Contracts > Contracts Keyed to Calamari > Third Party Beneficiaries
Alexander H. Revell & Co. v. C.H. Morgan Grocery Co.
View this case and other resources at:
Brief Fact Summary.
Party 1 contracted to perform work for party 2. Party 1 directed, and party 2 agreed to pay party 3 a certain amount of money after party 1 finished their work. Party 1 never completed the work.
Synopsis of Rule of Law.
In order for a third party beneficiary to successfully sue on a contract, the action taken by another party generating which income entitles him to the compensation, must be performed.
The Defendant, C.H. Morgan Grocery Company (the "Defendant") entered into a contract with William Lidke ("Mr. Lidke") to do certain work in the Defendant's store. Mr. Lidke purchased certain fixtures from the Plaintiff, Alexander H. Revell & Co. (the "Plaintiff") to install in the Defendant's store. The Defendant was not satisfied with the Plainitff's work. The parties subsequently entered into another contract. The contract required Mr. Lidke to perform certain work and for the Defendant to pay the Plaintiff $671.80. Mr. Lidke never did any work and consequently the Plaintiff never was paid $671.80. The Plaintiff sued for the $671.80.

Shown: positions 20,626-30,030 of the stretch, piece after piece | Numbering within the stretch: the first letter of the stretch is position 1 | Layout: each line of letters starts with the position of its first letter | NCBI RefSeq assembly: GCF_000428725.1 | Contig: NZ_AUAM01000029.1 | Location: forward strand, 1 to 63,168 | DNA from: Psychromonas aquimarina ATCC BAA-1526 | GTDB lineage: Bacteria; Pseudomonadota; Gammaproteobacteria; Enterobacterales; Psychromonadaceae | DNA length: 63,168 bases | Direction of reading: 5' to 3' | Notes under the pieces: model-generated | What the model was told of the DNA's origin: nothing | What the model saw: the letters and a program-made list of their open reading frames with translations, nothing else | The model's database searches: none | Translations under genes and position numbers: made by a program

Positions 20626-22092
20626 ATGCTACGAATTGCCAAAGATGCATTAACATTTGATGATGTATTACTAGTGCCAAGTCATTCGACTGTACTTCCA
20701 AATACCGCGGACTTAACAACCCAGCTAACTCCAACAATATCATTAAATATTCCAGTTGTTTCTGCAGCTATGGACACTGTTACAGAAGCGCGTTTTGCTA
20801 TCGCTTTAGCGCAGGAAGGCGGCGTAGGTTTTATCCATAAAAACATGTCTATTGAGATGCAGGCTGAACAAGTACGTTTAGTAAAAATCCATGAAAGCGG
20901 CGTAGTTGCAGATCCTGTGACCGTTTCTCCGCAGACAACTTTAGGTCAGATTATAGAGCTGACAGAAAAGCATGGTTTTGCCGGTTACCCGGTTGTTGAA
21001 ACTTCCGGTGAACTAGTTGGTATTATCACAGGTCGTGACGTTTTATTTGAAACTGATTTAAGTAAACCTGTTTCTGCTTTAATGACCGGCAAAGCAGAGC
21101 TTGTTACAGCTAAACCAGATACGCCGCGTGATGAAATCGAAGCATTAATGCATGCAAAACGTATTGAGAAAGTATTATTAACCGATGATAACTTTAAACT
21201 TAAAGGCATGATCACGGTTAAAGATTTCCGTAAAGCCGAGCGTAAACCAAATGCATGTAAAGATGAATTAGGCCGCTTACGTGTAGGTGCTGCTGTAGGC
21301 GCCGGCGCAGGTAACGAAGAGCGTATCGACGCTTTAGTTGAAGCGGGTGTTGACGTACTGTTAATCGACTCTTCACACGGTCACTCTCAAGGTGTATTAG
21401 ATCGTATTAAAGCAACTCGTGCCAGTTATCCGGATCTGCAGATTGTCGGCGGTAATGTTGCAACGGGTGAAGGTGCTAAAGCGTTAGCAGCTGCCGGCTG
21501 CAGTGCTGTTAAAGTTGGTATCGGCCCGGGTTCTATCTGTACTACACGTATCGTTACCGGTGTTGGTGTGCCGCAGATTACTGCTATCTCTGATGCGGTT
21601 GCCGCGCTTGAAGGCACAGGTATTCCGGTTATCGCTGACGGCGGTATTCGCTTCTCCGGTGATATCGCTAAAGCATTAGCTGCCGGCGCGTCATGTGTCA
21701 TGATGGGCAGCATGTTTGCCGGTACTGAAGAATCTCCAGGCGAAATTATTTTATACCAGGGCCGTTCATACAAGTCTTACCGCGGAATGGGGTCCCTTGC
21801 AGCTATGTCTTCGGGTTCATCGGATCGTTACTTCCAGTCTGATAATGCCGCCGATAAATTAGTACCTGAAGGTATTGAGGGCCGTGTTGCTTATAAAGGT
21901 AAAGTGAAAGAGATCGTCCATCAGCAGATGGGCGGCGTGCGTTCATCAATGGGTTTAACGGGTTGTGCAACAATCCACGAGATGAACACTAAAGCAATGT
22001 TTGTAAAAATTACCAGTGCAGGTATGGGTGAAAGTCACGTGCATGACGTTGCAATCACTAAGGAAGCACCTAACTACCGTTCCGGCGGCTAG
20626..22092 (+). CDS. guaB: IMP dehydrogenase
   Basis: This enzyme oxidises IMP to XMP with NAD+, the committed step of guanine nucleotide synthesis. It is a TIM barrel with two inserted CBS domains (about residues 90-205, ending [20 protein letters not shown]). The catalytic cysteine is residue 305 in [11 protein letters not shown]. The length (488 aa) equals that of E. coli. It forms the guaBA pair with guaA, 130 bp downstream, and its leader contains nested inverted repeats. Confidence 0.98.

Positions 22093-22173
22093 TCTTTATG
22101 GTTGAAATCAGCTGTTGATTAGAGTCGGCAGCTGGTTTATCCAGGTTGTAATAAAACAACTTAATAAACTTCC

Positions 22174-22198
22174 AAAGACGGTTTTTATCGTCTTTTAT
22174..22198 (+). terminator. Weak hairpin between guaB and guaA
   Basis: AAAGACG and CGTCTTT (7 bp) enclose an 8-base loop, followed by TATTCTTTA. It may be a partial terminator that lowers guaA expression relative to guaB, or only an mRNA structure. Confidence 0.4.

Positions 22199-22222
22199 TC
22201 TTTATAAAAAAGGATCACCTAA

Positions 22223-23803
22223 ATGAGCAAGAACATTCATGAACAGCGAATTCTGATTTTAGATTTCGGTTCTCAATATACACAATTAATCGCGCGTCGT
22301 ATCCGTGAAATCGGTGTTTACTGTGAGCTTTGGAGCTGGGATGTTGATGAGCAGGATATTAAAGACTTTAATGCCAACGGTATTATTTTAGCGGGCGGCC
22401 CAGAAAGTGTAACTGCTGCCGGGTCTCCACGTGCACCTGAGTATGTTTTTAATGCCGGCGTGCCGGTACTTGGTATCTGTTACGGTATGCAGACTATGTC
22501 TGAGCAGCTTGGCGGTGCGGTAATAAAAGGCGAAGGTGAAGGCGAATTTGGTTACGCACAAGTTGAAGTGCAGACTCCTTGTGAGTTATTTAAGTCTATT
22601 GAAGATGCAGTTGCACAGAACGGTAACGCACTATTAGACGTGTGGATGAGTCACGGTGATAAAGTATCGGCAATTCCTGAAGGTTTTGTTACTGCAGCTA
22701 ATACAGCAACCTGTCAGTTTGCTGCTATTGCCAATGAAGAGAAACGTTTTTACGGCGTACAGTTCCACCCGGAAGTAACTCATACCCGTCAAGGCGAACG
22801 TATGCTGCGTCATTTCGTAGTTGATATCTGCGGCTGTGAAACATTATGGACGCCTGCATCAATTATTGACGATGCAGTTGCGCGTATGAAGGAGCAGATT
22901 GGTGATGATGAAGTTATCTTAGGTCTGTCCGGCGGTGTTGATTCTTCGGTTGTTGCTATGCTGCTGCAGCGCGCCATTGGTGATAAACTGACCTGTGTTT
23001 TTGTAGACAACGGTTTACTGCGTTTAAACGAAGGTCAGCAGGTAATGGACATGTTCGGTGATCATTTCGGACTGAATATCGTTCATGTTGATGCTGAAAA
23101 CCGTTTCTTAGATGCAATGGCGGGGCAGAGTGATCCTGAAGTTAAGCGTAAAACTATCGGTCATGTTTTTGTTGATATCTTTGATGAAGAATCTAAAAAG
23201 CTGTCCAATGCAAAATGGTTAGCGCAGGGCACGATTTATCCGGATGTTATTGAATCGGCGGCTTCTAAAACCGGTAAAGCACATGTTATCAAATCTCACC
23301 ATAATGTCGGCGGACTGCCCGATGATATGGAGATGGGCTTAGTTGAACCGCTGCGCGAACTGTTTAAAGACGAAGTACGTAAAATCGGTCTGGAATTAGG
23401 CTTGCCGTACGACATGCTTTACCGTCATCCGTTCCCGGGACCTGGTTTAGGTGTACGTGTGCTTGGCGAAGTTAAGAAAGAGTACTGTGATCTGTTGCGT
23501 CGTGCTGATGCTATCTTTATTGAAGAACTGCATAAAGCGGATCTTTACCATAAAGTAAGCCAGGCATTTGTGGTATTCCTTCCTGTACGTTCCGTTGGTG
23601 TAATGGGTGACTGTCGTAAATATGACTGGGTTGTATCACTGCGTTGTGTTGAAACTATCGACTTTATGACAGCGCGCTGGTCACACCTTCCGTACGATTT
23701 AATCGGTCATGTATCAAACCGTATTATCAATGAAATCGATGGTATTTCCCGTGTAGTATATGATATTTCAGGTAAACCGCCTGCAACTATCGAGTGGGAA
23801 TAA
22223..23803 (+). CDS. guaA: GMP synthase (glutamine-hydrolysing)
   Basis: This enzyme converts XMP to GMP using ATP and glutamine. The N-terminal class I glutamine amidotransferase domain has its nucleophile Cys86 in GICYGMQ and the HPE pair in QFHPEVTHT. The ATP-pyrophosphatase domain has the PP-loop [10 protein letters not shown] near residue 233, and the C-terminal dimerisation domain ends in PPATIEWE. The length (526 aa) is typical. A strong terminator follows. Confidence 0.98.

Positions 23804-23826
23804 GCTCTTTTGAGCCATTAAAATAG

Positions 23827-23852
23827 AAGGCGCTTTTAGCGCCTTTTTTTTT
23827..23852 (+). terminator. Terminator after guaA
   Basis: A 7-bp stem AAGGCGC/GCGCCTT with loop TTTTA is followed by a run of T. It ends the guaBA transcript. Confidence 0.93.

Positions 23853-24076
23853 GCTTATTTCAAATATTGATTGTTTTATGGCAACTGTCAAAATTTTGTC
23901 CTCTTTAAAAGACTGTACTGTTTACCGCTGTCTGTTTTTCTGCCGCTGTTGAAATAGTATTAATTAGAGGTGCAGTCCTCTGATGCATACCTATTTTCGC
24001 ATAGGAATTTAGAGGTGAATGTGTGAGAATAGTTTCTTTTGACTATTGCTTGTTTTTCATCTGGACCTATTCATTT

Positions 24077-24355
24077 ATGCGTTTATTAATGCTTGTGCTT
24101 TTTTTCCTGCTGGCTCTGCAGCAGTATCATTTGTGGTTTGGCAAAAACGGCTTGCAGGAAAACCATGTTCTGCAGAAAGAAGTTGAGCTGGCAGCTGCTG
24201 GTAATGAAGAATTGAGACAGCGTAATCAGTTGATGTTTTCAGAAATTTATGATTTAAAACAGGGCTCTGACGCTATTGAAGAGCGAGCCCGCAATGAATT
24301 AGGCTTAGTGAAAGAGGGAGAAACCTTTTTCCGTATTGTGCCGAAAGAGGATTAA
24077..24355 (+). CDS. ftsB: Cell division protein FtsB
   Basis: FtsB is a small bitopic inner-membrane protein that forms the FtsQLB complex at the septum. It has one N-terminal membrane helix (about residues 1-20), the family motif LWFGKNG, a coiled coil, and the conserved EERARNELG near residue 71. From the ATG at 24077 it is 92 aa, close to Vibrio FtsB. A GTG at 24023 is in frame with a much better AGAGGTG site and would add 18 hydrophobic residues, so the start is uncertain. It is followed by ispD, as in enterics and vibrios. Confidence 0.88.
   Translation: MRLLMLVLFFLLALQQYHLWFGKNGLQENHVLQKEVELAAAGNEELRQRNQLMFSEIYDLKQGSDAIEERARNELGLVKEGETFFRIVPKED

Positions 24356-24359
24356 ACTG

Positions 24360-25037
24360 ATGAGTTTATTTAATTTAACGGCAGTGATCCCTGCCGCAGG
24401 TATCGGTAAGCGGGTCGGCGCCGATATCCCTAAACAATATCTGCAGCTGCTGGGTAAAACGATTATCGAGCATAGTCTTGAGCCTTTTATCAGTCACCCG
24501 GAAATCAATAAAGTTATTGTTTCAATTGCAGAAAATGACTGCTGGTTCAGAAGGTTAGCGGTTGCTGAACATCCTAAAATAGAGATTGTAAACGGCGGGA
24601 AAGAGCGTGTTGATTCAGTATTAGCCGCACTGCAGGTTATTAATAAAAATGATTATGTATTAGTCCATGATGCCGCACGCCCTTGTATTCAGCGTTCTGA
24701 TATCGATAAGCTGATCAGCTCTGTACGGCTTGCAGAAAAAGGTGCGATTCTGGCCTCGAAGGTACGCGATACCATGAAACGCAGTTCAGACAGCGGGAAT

Is payment to the third party beneficiary, the Plaintiff, conditioned upon Mr. Lidke performing the work he was obligated to do for the Defendant?
Yes. The court observed "[i]t would be a strange rule of law that would permit the plaintiff to recover in this case." A condition to the Plaintiff being paid was Mr. Lipke completing the required work. As such, a rule enforcing this agreement without the work being completed would be "against all sense of justice and fair dealing–contrary to common sense."
The dissenting justice contended "[t]he contract, as soon as signed, created mutual obligations, one of which was to pay the plaintiff $671.80. That promise, according to the writing, was unconditional; it was not provided that it should be paid at some future time or dependent in any way upon Lidke's future conduct."
Generally, a third party beneficiary has the power to enforce the contract it is a party to, but this case demonstrates that certain prerequisites sometimes must be fulfilled before this is the case.